Multiple sclerosis (MS) is a demyelinating condition of the central nervous system of complex aetiology. One such factor implicated in its onset and progression is diet and because of this a number of diet program have been proposed which their creators assert will improve MS.
This study sought to investigate the prevalence and characteristics of adherence to several popular diets proposed for people with MS.
The international observational cohort study, the HOLISM Study, has measured lifestyle and clinical characteristics over 5 years of follow-up. At the 5-year review, 952 participants were queried as to their adherence to 6 diet programs – the Overcoming MS (OMS), Wahls Elimination, Swank, McDougall, Ashton Embry Best Bet, and Palaeolithic diets – adherence constrained to those doing so for at least 12 months. Adherence was defined by two dichotomisations of the 5-point Likert at 3 and 4 of 5. Lifestyle characteristics of adherence to each diet were assessed by log-binomial regression.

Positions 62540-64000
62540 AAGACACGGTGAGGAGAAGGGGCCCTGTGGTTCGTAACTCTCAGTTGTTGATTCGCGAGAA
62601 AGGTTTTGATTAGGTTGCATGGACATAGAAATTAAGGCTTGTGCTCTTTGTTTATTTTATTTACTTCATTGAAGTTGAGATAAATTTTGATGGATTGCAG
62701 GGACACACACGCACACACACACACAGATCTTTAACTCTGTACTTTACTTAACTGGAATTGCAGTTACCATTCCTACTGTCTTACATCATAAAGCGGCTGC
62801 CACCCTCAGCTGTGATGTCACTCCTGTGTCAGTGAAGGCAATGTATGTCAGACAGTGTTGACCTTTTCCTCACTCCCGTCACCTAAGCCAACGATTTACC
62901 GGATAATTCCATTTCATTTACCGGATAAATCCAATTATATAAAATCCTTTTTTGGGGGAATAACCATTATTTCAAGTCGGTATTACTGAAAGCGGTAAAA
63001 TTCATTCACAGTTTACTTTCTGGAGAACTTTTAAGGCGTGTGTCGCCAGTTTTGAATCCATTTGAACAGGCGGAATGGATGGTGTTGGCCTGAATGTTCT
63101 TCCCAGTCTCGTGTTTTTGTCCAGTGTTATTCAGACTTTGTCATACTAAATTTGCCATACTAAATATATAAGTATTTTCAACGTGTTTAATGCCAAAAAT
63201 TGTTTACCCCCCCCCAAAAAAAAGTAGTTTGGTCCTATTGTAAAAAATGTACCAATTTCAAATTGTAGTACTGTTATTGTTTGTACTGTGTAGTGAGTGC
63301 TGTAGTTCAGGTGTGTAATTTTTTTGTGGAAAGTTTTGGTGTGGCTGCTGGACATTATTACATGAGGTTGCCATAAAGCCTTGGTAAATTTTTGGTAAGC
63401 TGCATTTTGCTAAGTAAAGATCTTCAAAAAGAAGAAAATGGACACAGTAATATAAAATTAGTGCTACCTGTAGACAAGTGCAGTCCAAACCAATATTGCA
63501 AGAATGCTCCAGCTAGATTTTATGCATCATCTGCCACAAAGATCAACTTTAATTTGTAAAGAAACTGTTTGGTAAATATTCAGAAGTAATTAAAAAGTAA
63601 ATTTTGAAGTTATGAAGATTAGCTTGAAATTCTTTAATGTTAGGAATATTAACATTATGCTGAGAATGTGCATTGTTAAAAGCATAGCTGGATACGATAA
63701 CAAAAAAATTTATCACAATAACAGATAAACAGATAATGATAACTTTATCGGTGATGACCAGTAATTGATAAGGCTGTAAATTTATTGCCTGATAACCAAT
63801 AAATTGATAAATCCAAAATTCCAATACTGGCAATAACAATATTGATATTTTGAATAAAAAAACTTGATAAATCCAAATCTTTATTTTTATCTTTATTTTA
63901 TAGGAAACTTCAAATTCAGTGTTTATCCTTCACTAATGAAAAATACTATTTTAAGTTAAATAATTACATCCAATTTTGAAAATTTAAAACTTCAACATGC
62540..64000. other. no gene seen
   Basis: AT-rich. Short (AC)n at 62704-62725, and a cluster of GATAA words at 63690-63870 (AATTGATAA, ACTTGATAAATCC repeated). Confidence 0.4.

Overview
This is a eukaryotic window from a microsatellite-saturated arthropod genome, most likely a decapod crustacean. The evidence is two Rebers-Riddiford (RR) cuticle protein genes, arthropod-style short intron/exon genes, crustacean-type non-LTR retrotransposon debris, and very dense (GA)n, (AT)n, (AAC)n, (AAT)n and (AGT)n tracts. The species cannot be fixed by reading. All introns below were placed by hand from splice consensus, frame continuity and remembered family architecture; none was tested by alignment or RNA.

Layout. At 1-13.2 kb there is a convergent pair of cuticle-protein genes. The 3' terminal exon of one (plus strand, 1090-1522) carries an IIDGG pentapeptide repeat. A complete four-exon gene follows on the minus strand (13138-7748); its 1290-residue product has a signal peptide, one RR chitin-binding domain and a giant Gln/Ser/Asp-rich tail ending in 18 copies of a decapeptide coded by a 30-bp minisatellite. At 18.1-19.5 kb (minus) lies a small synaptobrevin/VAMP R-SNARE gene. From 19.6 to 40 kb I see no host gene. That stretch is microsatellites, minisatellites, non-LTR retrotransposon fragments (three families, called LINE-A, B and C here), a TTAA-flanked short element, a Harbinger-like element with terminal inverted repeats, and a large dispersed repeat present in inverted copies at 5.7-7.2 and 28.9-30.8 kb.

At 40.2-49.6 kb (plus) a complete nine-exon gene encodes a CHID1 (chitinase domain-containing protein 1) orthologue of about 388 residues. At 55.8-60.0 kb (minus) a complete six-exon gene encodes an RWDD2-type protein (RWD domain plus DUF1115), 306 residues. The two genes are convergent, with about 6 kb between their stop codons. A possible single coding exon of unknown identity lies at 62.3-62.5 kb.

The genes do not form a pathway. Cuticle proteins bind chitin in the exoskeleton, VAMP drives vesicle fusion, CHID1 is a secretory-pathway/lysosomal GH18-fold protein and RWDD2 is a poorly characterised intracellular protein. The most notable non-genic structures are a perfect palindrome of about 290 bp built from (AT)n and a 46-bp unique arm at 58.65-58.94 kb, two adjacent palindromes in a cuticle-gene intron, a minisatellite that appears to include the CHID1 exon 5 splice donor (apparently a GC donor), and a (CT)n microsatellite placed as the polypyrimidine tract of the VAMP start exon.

OMS adherence was common, with roughly 30-40% adhering, while Swank (5-6%) and Wahls (2-3%) adherence was less frequent and other diets even less (<2%). Higher BMI and smokers were less likely to follow OMS, while participants who were more active, those consuming alcohol or using vitamin D/omega-3 supplements, and who meditated were more likely to adhere. OMS adherers were less likely to consume meat or dairy. Swank adherence was higher among those who were more active and less so among those of higher BMI, but otherwise did not differ by any lifestyle characteristics. Wahls adherence was more common among those consuming alcohol and those who consumed meat but less common among those consuming dairy.
OMS and to a lesser extent Swank and Wahls diets had material followings in this international cohort. Though it was expected all diet adherence would generally track with healthier lifestyle, there was some variability, suggesting that adherence to these diet programs is more likely in certain subgroups.